[4] To prove malice counsel for respondent placed the father of respondent and John McKnight on the stand to prove certain conversations had by the father with John McKnight in which the latter had evidenced animus against his sisters, including respondent. These statements, which occurred prior to the prosecution, were certainly admissible. But inextricably interwoven with them were the claims by the father that John McKnight had unjustly deprived his father of $23,000 and an automobile for which the father was endeavoring to get restitution partly for himself and partly for his daughters. As examples, the father testified that he asked his son to give him an automobile to take the place of the one the son had obtained from him and John McKnight in substance replied that he would not give him one so long as he associated with "those skunks of sisters of mine." On another occasion the father testified that he demanded the repayment of $23,000 and John McKnight flew into a rage and said: "I know, because I am rich, you and the girls are plotting how you can get my money." That so much of the father's statements to his son which drew forth such replies, as is necessary to a clear understanding of the replies, is admissible cannot be questioned. ( Estate of Arnold, 147 Cal. 583 [82 P. 252].) Counsel for respondent went no further than this in their case in chief.

As a part of their defense, however, counsel for appellants recalled father McKnight to the stand and had him identify a number of promissory notes given by John McKnight to the father at various times and receipts signed by the father and given to the son. Counsel for respondent had these documents marked for identification, but did not offer them in evidence. On cross-examination counsel for appellants offered the documents so marked and identified and they were received in evidence over objection. It may well be, although we do not express an opinion on the question, that by examining father McKnight concerning these documents, counsel for respondent opened the door to their admission on cross-examination. (40 Cyc., pp. 2499, 2500.) [5] From that time forth, however, both parties devoted a good deal of time to developing the financial controversies between father and son. Of this counsel for appellants complains that it was outside the issues and highly prejudicial. We think, however, that it was properly admitted on the questions of malice.

Inextricably bound up with the claims of father McKnight against the son was his contention that John McKnight had deprived him of what should properly have gone to his daughters, including respondent and the feeling of animus against the daughters in the breast of John McKnight because of what he felt, or claimed to feel, was an unjust claim by his sisters or on their behalf. In the proof of malice a wide latitude is necessarily allowed. Certainly it was open to respondent to prove in a general way that her brother harbored ill will against her on account of claims by her father against him on her behalf, particularly in view of the fact that, according to her testimony, it was to press those very claims that she went to the McKnight home on the day of the alleged assault. That the testimony on this phase bulked so large in the trial is chiefly due to the fact that appellants chose to introduce evidence calculated to refute the claims of the elder McKnight. Once that evidence was in it was open to respondent to rebut it. That, through the zeal of respective counsel, it assumed such proportions toward the close of the trial that there may have been danger of the tail wagging the dog is chiefly due to the insistence of counsel for appellants in undertaking to explain it away.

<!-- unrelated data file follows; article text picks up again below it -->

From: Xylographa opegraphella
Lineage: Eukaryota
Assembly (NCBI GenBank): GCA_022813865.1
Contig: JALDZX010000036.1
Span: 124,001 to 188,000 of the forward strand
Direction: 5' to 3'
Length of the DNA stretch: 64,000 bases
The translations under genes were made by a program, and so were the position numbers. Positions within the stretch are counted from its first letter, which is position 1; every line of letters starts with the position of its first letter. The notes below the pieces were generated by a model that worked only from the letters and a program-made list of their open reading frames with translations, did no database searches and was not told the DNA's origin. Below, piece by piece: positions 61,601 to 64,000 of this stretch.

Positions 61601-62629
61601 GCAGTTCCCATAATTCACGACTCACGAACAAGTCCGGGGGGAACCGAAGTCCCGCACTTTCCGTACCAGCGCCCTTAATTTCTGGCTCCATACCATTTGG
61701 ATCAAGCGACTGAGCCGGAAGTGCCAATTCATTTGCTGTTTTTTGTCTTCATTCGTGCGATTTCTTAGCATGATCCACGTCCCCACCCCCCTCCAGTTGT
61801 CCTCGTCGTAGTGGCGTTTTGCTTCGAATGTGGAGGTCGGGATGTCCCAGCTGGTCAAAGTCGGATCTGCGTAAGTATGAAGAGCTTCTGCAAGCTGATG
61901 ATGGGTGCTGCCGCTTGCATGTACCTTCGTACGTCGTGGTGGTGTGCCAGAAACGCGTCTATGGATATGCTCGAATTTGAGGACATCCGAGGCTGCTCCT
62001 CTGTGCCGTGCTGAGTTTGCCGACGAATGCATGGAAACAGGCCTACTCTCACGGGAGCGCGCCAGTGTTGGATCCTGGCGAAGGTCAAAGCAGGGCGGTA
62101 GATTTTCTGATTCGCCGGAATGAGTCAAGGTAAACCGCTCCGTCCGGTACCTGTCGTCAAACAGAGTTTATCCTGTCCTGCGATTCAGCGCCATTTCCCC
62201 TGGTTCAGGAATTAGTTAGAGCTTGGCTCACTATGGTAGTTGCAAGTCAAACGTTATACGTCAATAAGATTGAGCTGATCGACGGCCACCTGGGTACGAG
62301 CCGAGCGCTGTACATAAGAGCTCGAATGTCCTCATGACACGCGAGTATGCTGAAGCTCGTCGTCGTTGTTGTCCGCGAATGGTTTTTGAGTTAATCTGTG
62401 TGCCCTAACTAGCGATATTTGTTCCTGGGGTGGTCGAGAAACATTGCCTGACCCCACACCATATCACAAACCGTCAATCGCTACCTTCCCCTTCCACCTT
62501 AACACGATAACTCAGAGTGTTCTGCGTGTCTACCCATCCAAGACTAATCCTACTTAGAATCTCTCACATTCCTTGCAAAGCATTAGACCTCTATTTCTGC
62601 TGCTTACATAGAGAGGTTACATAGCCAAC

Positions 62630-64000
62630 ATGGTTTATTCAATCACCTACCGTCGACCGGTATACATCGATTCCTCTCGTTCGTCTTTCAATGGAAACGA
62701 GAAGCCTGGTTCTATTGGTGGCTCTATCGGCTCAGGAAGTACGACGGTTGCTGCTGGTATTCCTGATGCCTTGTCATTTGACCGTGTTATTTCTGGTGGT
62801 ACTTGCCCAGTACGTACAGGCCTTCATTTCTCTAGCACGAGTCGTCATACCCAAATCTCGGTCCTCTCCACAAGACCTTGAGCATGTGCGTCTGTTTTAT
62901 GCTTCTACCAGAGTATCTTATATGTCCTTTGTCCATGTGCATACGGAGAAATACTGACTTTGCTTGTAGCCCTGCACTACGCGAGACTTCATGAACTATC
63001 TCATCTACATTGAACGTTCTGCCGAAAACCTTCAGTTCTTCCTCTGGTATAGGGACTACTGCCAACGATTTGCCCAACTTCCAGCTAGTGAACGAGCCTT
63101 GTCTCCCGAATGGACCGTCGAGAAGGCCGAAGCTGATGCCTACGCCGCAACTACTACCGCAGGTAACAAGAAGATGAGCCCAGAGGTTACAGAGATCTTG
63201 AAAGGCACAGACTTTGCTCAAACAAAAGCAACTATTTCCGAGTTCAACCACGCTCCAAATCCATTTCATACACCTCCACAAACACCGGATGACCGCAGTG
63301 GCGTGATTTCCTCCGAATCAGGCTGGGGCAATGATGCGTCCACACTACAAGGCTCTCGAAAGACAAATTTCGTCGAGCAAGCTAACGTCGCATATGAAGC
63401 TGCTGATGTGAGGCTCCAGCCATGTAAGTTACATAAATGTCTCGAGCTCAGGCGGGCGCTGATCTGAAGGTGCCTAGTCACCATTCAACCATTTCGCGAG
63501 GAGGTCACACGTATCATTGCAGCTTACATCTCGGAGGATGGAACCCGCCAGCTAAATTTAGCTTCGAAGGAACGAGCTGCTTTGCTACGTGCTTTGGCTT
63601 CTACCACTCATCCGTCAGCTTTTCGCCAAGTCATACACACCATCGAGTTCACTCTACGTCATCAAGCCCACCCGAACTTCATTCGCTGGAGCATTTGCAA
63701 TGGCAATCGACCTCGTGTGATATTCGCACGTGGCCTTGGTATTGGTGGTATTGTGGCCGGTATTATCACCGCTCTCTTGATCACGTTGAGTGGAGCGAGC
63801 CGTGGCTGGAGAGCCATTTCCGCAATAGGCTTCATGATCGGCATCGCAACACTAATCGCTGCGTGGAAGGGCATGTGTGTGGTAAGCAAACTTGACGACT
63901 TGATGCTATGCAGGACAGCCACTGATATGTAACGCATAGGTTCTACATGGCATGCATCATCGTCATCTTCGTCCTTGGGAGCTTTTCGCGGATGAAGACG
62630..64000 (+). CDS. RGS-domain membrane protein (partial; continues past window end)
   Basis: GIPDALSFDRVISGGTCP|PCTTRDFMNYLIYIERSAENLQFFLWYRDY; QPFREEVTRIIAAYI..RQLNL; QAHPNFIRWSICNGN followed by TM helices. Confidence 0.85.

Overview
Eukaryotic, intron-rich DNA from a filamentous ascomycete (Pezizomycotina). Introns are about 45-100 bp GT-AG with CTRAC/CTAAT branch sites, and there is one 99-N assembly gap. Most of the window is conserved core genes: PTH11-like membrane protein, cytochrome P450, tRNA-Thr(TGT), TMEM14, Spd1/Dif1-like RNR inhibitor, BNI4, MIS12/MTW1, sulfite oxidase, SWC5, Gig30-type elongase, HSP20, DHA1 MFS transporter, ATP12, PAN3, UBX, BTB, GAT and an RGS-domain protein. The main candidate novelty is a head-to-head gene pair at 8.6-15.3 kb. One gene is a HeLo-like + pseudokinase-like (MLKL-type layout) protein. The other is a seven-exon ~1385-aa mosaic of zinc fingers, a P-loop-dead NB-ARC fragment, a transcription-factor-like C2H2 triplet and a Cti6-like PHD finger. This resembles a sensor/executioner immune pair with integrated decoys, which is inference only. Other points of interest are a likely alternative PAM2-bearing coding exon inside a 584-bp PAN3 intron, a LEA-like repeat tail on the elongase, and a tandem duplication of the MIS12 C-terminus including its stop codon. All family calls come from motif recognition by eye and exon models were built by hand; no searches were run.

In its general outlines the jury was entitled to have before it the evidence of this family feud, involving, as it did, a claim by, or on behalf of, respondent against John McKnight. It was competent on the question of malice.

In the early case of Lyon v. Hancock, 35 Cal. 372, 376, 377, our Supreme Court said: "Malice like fraud, is generally to be inferred from facts and circumstances. Hence the plaintiff is entitled to prove any facts or circumstances which tend, even in the slightest degree, to show malice on the part of defendant. For the same reason, the defendant is entitled to prove any facts and circumstances which tend, in the slightest degree, to prove a contrary motive. . . . It certainly is not contrary to human experience to find a unity of feeling and action accompanying the family relation. Feuds descend from father to son. An injury to one is an injury to all. It certainly is not contrary to human experience for the wife to sympathize with her husband, to share his feelings, to look upon his enemies and friends as hers also. Such are the teachings of our instincts and of our observation and experience."

In Monske v. Klee, 38 Idaho, 314 [221 P. 152], the Supreme Court of Idaho said, in holding admissible evidence of family differences in an action for malicious prosecution: "The rule contended for by appellant is based upon the broad principle that evidence of malice of defendant against persons other than the plaintiff, in an action for malicious prosecution, does not show malice against the plaintiff. Admitting the rule in so far as it applies to persons not members of plaintiff's family, and the reasons for the rule, we think an entirely different rule applies where defendant's acts tend to show malice toward a member of plaintiff's family, particularly his wife. The family tie is perhaps the strongest human tie. Many who are indifferent to personal abuse or attack are aroused to the highest pitch of fury by unwarranted attacks upon the person, character or reputation of a member of the family."